mercy and forgiveness (Psalm 51). What a different reaction!
May we all take the responsibility for our actions as David did and find the
forgiveness and spiritual healing we all need. By accepting that we are the
one who is responsible for what we do will help us to take the corrective
steps to please God.
ISSUE OF CIRCUMCISION AND KEEPING OF THE LAW
acceptance of the Gentiles into the church did not occur without
controversy. Peter was censored for entering into Cornelius’ house and
preaching to him (Acts 11:1-3). Judaizing teachers sought to bind
circumcision and the law upon Gentile Christians in Antioch. Acts 15 tells
how this issue was carried to Jerusalem and was settled.
Peter was the first to speak on that occasion. He showed how that God
approved of the Gentiles by giving them the Holy Spirit as He had given the
Spirit earlier to the Jews (Acts 11:15; 2:1-4). God had accepted them in
their uncircumcised state. At the same meeting in which Peter had spoken,
James, the brother of Jesus, also spoke and agreed with Peter’s conclusion,
adding an Old Testament prophecy which had spoken of God’s acceptance of the
Gentiles. The prophet was Amos (we know this by the prophecy James quoted,
not by his calling the prophet by name). The prophecy reads, “After these
things I will return and I will build again the tabernacle of David which is
fallen and I will build again the ruins thereof, and I will set it up; that
the residue of men may seek after the Lord, and all the Gentiles, upon whom
my name is called, saith the Lord who maketh these things known from of all”
(Acts 15:16-18; cp. Amos 9:11-12).
Amos was one of the twelve minor prophets. He lived after the division of
the kingdom of Israel, but before the northern kingdom was defeated by
Assyrians and taken into exile. James quoted Amos’ prophecy as proof that
neither circumcision nor the Law was bound upon the Gentiles, so it is
important that we study that prophecy to understand why James used it the
way he did.
First, Amos had said that God would return and build up the ruins of the
tabernacle of David. Amos had reference to God restoring the Davidic rule to
the eminence it once possessed in the “heyday” of David and Solomon. It’s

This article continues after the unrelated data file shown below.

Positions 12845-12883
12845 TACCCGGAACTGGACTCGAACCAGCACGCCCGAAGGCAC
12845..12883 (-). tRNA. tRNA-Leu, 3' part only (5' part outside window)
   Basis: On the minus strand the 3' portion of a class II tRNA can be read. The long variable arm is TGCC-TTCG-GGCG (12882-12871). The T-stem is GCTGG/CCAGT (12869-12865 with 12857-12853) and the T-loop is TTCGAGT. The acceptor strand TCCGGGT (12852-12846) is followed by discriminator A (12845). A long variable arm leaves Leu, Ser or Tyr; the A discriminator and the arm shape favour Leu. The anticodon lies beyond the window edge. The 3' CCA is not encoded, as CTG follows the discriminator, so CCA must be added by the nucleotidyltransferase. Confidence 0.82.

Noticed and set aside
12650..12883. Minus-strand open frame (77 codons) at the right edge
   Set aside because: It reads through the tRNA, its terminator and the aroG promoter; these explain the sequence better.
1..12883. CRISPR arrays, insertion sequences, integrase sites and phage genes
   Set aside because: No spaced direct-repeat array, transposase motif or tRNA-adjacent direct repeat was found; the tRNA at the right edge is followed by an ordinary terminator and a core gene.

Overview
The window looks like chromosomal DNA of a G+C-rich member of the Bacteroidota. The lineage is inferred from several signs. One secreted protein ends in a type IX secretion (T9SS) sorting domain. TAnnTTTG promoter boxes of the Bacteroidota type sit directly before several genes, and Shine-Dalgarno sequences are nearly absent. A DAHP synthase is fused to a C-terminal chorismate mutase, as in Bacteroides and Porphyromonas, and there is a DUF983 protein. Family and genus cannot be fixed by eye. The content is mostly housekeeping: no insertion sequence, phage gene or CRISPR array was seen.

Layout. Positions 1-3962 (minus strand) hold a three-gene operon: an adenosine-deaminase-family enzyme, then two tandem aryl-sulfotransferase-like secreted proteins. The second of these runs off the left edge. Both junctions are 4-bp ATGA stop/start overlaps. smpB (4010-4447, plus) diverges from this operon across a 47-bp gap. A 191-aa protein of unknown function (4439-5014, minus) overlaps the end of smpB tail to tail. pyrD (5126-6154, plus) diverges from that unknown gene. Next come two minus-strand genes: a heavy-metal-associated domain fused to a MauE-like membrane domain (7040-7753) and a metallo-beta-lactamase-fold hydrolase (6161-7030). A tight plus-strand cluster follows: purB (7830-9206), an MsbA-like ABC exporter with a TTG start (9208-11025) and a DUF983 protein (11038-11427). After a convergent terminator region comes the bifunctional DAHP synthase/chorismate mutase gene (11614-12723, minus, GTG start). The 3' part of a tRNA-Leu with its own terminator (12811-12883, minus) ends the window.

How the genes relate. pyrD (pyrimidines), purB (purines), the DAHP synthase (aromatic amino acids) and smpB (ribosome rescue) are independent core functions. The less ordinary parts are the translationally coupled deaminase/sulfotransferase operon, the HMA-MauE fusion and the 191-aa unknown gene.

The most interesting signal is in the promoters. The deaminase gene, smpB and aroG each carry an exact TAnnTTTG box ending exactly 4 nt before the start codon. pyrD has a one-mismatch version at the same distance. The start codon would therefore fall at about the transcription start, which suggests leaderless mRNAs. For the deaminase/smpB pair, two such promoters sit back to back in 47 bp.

glory was badly damaged when the ten northern tribes seceded from the rule
of the Davidic monarchy to become an independent kingdom. When
Nebuchadnezzar’s armies leveled Jerusalem to the ground and carried
Zedekiah, who was the king of Judah, captive to Babylon after killing his
sons and putting out his eyes (2 Kings 25:7) — that was the end of the
earthly monarchy of David. However, God built up again the tabernacle of
David when Jesus, the seed of David (Romans 1:1-3), was given David’s throne
just as the angel Gabriel had promised Mary His mother that He would (Luke
1:31-33). That Son still reigns in heaven seated at the right hand of God —
a promise God also had given David (Psalm 110:1). Amos’ prophecy was
fulfilled. The “tabernacle of David” has been built up; its ruins repaired.
Amos also prophesied that when God had built again the ruin of the
tabernacle of David, the residue of men (Israel and Judah) would seek after
the Lord, as well as all the Gentiles. Christ’s rule was to be universal and
since God had shown that He had given the Holy Spirit to all, whether
circumcised or uncircumcised, then all were to submit to the rule, the
dictates of David’s Son.
The arguments of Peter and James were sufficient to settle the matter, for
they had spoken the word of the Holy Spirit (Acts 15:29-30). Circumcision
was an inconsequential matter: a man was no better if he was circumcised and
no worse if he wasn’t (1 Corinthians 7:19; Galatians 5:6; 6:15). The Law
also was broken down (Ephesians 2:14), abolished (Ephesians 2:15), slain
(Ephesians 2:16), blotted out, and nailed to the cross (Colossians 2:14).
Not only were the Gentiles not bound to keep the Law; the Jews were made
dead to it by the body of Christ (Romans 7:1-4) that they also might be
joined to another, to Him who had been raised from the dead.
There is no doctrine taught any more clearly than that Jews and Gentiles are
made one new man in Christ and this occurred when Christ, by His death,
removed the middle wall of partition (the Law) from between them.
Created by John Bass, last updated.
The Mount Baker Beacon is a
weekly publication of the Mt. Baker church of Christ, Bellingham, WA.
Send all questions, comments to the editor, John Bass at (360) 325-5149